This is the delicious Keralan breakfast that we had at the Ourland hotel. I had never tried these dishes before 🙂Kadala curry, made with black chickpeas (aka kala chana or whole bengal gram), a bunch of lovely spices and, you guessed it, coconut. We ate this with palappam, a crispy on the edges, fluffy in the middle rice crepe with coconut milk, that is fermented overnight. It has a slight yeast taste which i think is not common in indian breads. We also had a lot of sweet bananas. Kerala has many varieties, and this particular one we had never seen before: it is sweet even when green on the outside.
Little M loved the bananas and had 3 for breakfast, with a whole palappam!
We left the hotel by midmorning, we had a train to catch. First we left the small island by canoe. We were bordering the riverbank, and passing under some bushy trees, when suddenly something dropped in the water like a cannon ball and splashed us with water! We shrieked, surprised. It was a cormorant diving from the branches above us! The boatman had a good laugh at our expense.
We then took a rickshaw through straw-colored paddy fields, first on red earth tracks, later on busy paved streets. Our train from Alappuzha to Kochi (Ernakulam) was waitlisted when I bought it as well… Thankfully the ticket was confirmed a few days earlier due to cancelations. We assumed the train was going to be very full but in reality the compartment was almost empty! Good for us.
We arrived to the Ernakulam Junction station, the main station in Kochi. Right away it felt a world away from the peaceful backwaters even though the station was not hectic at all for indian standards. We drove to the hotel in the historic old part of the city, called Fort Cochin. This is much more like the India I remember, crowded, noisy, dirty, colorful! There are so many goats! They roam the streets in groups, sleep under the parked cars and on street corners…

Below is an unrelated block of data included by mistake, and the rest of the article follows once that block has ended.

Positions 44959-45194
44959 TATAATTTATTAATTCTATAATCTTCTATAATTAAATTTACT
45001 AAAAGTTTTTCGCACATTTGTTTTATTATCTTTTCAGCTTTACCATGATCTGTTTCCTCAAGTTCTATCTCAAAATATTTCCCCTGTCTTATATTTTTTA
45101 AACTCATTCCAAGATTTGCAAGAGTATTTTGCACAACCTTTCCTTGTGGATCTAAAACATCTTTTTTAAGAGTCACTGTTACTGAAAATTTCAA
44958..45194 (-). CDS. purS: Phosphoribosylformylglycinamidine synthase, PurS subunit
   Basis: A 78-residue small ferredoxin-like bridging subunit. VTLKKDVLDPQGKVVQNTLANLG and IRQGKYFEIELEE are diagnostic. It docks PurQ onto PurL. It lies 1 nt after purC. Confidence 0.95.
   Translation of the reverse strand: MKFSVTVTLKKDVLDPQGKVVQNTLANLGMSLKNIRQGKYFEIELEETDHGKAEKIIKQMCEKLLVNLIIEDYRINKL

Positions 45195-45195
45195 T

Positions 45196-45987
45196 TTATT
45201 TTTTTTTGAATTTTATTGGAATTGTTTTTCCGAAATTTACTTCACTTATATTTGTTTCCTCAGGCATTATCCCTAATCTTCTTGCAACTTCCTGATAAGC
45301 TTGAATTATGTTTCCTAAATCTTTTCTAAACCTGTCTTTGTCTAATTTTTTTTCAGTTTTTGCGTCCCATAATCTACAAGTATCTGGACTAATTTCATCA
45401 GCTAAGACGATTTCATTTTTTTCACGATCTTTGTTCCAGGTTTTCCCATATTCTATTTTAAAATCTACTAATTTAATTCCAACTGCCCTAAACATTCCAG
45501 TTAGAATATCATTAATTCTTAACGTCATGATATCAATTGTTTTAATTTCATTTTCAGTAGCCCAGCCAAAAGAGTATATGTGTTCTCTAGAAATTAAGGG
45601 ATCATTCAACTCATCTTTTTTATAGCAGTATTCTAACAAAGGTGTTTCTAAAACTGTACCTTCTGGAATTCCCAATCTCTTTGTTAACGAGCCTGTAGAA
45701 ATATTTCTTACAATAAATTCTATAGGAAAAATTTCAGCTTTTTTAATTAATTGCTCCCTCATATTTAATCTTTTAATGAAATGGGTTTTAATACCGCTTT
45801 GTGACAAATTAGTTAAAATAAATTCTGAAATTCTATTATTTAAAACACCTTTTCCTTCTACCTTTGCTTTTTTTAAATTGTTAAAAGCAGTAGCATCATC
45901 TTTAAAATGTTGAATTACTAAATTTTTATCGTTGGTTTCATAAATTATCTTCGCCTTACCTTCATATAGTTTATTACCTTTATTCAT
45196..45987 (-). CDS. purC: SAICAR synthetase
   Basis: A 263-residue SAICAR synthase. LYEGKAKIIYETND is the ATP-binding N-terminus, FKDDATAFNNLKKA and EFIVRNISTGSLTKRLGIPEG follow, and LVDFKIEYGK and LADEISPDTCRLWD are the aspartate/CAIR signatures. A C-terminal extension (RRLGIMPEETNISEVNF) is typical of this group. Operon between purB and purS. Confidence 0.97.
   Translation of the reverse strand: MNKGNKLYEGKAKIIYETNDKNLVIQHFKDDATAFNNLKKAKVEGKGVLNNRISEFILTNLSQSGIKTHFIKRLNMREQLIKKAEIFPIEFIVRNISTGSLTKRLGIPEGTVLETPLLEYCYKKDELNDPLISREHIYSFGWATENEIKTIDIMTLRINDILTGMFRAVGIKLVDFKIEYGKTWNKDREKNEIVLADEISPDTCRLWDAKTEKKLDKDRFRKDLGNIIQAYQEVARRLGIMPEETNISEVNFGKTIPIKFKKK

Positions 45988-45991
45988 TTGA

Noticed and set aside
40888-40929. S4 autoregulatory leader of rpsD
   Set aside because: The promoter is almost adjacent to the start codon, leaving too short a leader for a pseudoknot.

After checking in at our hotel and a much needed shower break, we went out to roam the streets. With the goats. We headed to the mega famous chinese fishing nets, the photos of which appear in all the touristy depictions of Kerala.
They are so ugly. To me they represent tourism at its worst. The tourism that robs the soul of things, that insists on selling you what lost all its charm long long ago, overexploited, unloved… The boardwalk around the nets was very busy in the early evening with local and foreign visitors. It was also really dirty. The water was dirty, the street was dirty, the food stalls looked dirty, the rat, the dogs, the cats, all looked dirty! We were in a bit of a shock after the beauty of the backwaters. Why are these people here? What do they come here to see? Yet there we were. Little M wanted to play in a (dirty) patch of sand by the water, because other children were playing. We agreed after negotiating that we would go if she didn’t take off her shoes. The children, all indian, approached her immediately and Little M got shy, so cute. “Auntie, she doesn’t want to play? Why auntie?” It’s funny to be called “auntie”, it sounds so grown up! (As far as I know, here in India this is the polite way to call an elder – uncle and auntie- instead of using their name.)
Little M attracts quite a lot of attention. It’s the same in Thailand, you would think she is used to it, but she gets very shy sometimes. It must be a little overwhelming for her!
She is not the only one getting lots of attention though. With tourist traps come the ones actually doing the trapping: the touts, the aggressive rickshaw drivers, the postcard sellers, the come-look-in-my-shop-only -5-minutes. So stressful! We really do not enjoy this at all. It’s hard to humanize those pestering you, to remember that after all they are simply trying to make a living, and maybe not even a dishonest one. Frankly, the sheer perseverance of some people trying to get your business is quite admirable. I’m not sure i would be capable of that kind of dedication to sell my services or my goods to someone. Again, in the midsts of it I cannot think of the story that these (mostly) men may have, what has brought them to annoy me today. But now, writing in my room, i wonder about the life stories, the motivations…